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Duke is Defeated in Louisiana, but Battle May Not Yet Be over

November 18, 1991
See Original Daily Bulletin From This Date

The morning-after euphoria of Louisiana Jews and others who worked to defeat state Rep. David Duke in his bid for governor was tempered by the sobering realization that the former Ku Klux Klan leader racked up a whopping 39 percent of the vote in Saturday’s runoff election.

While former Gov. Edwin Edwards’ 61 percent share constitutes a landslide victory in ordinary political terms, observers maintained that Duke must be measured by a different yardstick than normal candidates.

“Even losing, Duke is victorious,” said Daniel Levitas of the Atlanta-based Center for Democratic Renewal, which tracks right-wing extremist groups.

Duke received nearly 700,000 votes, a significant increase over his unsuccessful showing last year in a race for the U.S. Senate.

“Even though Duke has been repudiated at the polls, the fact is that he received a large percentage of the Caucasian vote,” said Steve Gutow, executive director of the National Jewish Democratic Council.

“This indicates that there is a hard core of racism in Louisiana and across the country,” he said.

Saturday’s election saw a record voter turnout, particularly among the black voters, who make up 28 percent of Louisiana’s population and overwhelmingly opposed Duke.

The get-out-the-vote effort was a high priority for the Jewish community, which “worked like the dickens” on a “war zone” footing, said Jane Buchsbaum, executive director of the Jewish Federation of Greater New Orleans.


As non-profit organizations, the federation and other Jewish groups are barred from partisan political activity. But as individuals, Buchsbaum and other Jews worked hard in the Louisiana Coalition against Racism and Nazism, a political action committee that has fought Duke since 1989, when his first successful quest for political office elevated him to the Louisiana Statehouse.

“Jewish professionals and businessmen of Louisiana were the backbone of fund-raising efforts (for Edwards), assisted by Jewish groups and individuals all over the country,” said Rabbi Edward Cohn, head of the New Orleans Rabbinical Council. “We tried to be as invisible and behind the scenes as possible.”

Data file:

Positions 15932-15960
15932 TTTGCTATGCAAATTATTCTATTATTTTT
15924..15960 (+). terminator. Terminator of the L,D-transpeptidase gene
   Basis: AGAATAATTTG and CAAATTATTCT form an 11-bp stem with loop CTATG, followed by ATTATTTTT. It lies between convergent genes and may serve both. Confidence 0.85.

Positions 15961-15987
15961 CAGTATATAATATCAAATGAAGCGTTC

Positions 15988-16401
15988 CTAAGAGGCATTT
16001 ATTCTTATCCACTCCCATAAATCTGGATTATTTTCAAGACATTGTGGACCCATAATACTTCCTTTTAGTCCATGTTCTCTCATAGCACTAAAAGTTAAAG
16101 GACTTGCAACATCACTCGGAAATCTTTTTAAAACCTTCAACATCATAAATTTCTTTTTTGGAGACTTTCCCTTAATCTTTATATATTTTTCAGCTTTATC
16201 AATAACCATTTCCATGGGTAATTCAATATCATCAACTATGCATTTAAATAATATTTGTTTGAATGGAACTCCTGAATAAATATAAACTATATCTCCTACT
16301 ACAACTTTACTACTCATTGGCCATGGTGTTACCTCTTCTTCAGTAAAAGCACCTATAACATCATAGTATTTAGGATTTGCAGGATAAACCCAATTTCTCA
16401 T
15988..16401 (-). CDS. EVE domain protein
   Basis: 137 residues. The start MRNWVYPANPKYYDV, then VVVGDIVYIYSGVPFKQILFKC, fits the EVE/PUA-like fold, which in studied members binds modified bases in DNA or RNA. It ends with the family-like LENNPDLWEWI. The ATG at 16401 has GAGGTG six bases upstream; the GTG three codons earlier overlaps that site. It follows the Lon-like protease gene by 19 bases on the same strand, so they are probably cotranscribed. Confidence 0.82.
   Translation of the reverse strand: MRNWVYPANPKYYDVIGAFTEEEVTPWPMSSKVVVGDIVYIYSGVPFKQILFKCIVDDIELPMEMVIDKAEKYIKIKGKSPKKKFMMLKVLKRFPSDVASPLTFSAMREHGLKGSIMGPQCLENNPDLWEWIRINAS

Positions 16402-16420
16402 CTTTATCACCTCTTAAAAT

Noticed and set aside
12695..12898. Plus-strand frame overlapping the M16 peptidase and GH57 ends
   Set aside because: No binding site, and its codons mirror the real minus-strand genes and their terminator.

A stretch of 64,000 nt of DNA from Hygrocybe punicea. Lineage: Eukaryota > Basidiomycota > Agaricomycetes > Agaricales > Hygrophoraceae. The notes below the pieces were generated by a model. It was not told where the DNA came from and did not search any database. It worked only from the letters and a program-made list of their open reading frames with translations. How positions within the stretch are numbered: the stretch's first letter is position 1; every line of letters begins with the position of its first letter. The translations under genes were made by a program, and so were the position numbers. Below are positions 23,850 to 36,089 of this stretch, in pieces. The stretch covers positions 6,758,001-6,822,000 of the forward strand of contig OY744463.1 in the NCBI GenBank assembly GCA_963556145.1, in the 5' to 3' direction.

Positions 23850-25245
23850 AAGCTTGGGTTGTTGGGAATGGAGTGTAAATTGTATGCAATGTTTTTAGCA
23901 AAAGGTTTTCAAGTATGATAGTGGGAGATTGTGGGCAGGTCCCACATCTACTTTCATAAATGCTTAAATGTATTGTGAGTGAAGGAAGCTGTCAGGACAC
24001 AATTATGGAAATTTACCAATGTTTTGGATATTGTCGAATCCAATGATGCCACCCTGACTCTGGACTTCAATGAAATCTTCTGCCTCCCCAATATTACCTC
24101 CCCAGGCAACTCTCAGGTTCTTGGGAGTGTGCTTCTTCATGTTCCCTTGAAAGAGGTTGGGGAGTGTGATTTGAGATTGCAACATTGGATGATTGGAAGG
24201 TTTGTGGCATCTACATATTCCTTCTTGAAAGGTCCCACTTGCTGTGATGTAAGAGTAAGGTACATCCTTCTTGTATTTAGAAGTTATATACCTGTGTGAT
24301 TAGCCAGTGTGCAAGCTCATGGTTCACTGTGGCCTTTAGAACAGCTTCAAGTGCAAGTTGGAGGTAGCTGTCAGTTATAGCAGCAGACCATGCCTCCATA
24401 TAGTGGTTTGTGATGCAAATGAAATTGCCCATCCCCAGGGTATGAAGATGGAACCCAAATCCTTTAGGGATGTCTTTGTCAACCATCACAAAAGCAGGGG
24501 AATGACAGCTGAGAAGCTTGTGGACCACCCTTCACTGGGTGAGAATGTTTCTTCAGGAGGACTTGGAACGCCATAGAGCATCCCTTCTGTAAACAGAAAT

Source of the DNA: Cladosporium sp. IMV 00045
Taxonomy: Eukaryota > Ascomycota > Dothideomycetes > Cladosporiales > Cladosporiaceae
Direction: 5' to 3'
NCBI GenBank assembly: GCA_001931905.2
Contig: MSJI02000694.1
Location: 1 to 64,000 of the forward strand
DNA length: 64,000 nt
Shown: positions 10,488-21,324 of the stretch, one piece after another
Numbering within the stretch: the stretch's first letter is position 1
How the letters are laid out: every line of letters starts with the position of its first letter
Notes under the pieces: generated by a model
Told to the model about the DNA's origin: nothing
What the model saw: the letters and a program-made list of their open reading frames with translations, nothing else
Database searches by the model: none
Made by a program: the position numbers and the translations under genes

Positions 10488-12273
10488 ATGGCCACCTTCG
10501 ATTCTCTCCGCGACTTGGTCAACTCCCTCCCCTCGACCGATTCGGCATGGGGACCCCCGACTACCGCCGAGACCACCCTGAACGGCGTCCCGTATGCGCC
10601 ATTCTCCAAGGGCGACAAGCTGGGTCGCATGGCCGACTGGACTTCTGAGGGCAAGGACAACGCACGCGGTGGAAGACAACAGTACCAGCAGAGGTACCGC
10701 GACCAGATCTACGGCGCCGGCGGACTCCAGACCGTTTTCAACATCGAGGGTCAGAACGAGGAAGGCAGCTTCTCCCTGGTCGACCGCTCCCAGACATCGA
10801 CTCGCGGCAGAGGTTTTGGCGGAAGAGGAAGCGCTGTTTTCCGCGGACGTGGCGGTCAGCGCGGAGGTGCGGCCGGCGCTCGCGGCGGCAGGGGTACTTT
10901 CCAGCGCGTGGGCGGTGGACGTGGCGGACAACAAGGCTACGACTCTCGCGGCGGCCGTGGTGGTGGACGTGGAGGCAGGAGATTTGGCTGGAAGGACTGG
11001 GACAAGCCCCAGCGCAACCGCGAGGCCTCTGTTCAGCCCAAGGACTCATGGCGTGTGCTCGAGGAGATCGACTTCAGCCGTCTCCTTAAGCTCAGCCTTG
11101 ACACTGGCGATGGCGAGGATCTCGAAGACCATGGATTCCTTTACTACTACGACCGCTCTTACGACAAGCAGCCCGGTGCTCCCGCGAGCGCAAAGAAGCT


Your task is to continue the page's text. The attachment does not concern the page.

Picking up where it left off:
Before sitting down to watch the election returns Saturday night, the Jews of Louisiana braced themselves for the worst. Cohn scheduled an assembly for his religious school, in which he feared he might have to explain to the school-children what Duke’s election meant for them.

In the three weeks since Duke placed second in Louisiana’s open primary, Louisiana Jews have been “deeply afraid,” said Buchsbaum. “We haven’t felt like that in a long while.

“We began to understand what the black community goes through all the time. Wearing our ‘No Duke’ buttons, we got looks from people. We saw people we thought were our friends were really Duke people,” she said.

In one incident, she said, a Molotov cocktail was tossed at a New Orleans synagogue but did not ignite.

The campaign reinvigorated black-Jewish coalitions. “Duke has maybe brought us together again,” said Buchsbaum.

Those coalitions are not expected to fade away. But neither is David Duke.


The election “is over, but Mr. Duke’s desire for power is not. It is conceivable that he may one day win higher public office,” Alfred Moses, president of the American Jewish Committee, said in a statement.

Levitas pointed out that Duke has “generated more than $2 million in contributions, more than 15,000 active contributors, more than 100,000 people on his mailing list. He has become the pre-eminent leader of the white supremacist movement in America.”

Levitas predicts that Duke will run in the early presidential primaries this spring and will ultimately be elected to Congress from a mostly white Louisiana district next year.

Levitas said Duke’s defeat has taught an important lesson in the battle against extremists.

“In order to win against racism, you have got to be willing to confront directly those who promote hate,” he said. “For the past several years, we’ve seen people trying to dodge Duke, ignore Duke and hope it goes away.”

One problem, said Abraham Foxman, national director of the Anti-Defamation League, is that laws governing tax-exempt organizations prohibit the ADL and similar groups from disseminating what they know about extremists like Duke.

The real message of this election, Foxman said, is that the American political etiquette has changed for the worst.

“There used to be a time in this country where somebody who was a racist publicly, in the present or in his past, was automatically viewed as illegitimate in the public affairs arena.

“Duke declared it legitimate,” said Foxman. “You can be a neo-Nazi, a former Klansman, and you are still legitimate to run for office, to appear on ‘Meet the Press’ or ‘Nightline.'”

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